Frankly, as a 9-1-1 operator in rural Alaska, the holidays were just part and parcel of that entire surreal environment. No stranger or more stressful than any other time, but paid far more an hour. Living 400 air miles from the nearest movie theater, McDonalds or other mark of civilization strips away anything resembling ‘usual and customary’, so adjusting holidays was just another coping skill.
I was the only 9-1-1 operator in an area the size of the state of Oregon. After normal office hours, the local Alaska State Trooper post would transfer their remote village lines to my office, where I would receive calls from as far as 300 miles away. We staffed one operator per shift, with the exception of certain holidays. Since those hours paid double time and a half, and since they afforded us the rare opportunity to work with a collegue, instead of before and/or after them, we looked forward to being at work on those traditional holidays. Of course, it says something for the mindset of 9-1-1 operators that we looked forward to a 12 hour shift of what might be brutal instances of man vs. man, man vs. nature, man vs. self and man vs. society.
Or, the narratives of conflict. And it was the nightly exposure to the worst, the most degrading, the lousiest things that people do, and call 9-1-1 about, that spun out that conflict. We sent out cops to keep people from killing each other with fish knives, medics when the cops were too late, the firetrucks when the popcorn for the tree set the house on fire, all from our front row seats, at a remove. We heard the first cry for help, or deathly silence. We had to elicit vital information from people unhinged at what was confronting them. Very few people are trained to remain aloof and observant in the face of immediate danger/tragedy. And very few of them are around to call 9-1-1. We were part of making it right, getting it better. Someone was going to have to do it. And it did have its golden moments.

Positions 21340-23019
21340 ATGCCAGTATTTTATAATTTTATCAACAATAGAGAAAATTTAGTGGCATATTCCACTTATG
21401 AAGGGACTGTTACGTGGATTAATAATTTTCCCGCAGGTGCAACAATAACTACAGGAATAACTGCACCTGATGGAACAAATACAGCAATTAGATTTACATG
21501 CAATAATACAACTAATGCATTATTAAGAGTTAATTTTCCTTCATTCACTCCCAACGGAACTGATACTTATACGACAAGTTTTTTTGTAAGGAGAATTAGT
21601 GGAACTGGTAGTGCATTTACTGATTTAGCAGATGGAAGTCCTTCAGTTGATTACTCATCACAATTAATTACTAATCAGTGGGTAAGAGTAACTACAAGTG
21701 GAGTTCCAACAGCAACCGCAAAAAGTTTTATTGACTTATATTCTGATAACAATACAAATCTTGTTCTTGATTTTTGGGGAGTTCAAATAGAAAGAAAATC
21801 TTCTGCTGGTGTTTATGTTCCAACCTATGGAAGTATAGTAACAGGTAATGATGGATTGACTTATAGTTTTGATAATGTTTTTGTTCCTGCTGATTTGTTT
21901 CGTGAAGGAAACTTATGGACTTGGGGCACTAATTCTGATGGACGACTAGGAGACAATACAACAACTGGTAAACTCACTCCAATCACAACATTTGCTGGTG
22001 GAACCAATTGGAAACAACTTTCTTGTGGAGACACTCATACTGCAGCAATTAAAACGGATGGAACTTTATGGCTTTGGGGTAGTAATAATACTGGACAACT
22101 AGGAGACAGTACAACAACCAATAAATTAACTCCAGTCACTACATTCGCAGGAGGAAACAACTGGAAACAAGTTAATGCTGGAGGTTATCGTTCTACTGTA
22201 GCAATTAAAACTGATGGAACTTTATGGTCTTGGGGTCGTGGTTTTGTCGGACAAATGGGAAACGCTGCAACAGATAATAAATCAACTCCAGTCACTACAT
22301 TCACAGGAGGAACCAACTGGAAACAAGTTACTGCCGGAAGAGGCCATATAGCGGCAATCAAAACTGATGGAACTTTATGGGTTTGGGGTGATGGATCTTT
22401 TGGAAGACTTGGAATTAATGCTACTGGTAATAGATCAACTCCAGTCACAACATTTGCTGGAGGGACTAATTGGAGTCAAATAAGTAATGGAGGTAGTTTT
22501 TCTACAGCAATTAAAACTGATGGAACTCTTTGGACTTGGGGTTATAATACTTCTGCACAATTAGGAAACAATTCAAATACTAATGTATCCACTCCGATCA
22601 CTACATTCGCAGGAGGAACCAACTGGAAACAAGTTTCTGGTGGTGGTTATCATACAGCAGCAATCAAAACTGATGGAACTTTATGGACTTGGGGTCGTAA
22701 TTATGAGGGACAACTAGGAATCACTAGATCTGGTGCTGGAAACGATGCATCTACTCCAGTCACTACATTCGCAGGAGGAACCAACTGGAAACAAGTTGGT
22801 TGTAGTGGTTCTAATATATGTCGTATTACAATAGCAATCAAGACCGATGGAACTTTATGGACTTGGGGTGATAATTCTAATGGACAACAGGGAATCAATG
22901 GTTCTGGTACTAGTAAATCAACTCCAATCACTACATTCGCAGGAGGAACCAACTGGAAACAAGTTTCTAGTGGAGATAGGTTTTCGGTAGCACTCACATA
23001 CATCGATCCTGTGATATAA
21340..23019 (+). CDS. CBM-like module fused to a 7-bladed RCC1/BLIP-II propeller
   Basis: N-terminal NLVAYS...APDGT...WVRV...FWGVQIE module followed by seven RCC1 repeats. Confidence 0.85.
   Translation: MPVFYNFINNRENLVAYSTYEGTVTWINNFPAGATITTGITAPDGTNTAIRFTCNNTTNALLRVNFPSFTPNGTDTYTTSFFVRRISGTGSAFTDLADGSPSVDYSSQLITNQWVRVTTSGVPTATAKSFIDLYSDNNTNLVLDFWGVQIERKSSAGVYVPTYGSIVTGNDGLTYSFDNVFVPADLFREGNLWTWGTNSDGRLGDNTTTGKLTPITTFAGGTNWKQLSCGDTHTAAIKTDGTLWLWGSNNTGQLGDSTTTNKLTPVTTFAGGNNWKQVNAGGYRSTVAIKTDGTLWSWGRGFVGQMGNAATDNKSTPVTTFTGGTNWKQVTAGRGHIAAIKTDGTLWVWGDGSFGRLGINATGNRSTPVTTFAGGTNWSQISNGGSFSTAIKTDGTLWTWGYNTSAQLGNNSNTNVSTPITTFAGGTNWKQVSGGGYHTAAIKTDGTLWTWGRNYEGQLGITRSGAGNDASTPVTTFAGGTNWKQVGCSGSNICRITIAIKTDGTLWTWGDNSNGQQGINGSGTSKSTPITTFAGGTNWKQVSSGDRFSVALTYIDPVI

Part of our database included access to Alaska DMV records. We were able to look up driving records, current license status, etc. Someone had entered a full DMV record for Santa Claus. He had an address at North Pole, all the usual data, and a regular license number. Knowing that one of the main sources of enterrtainment in town was listening to the police scanner, one of the patrol officers would take out Santa’s license number. Around 8 PM or so, he would initiate a vehicle stop, resulting in a high speed chase through town, siren wailing, calling out descriptions like one red light, no plates…until he finally got the driver pulled over and read off the licence number.
Then it was my turn. “Bravo 4, PD …10-27 returns last of Claus, first of Santa. Last known 20, North Pole.”
A pause would keep every kid in town glued to the radio waiting to hear if Santa was really going to get a ticket. Then…”PD, Bravo 4. Driver warned for excessive speed and faulty headlight. Merry Christmas, everyone!”
And that’s why I worked on holidays.
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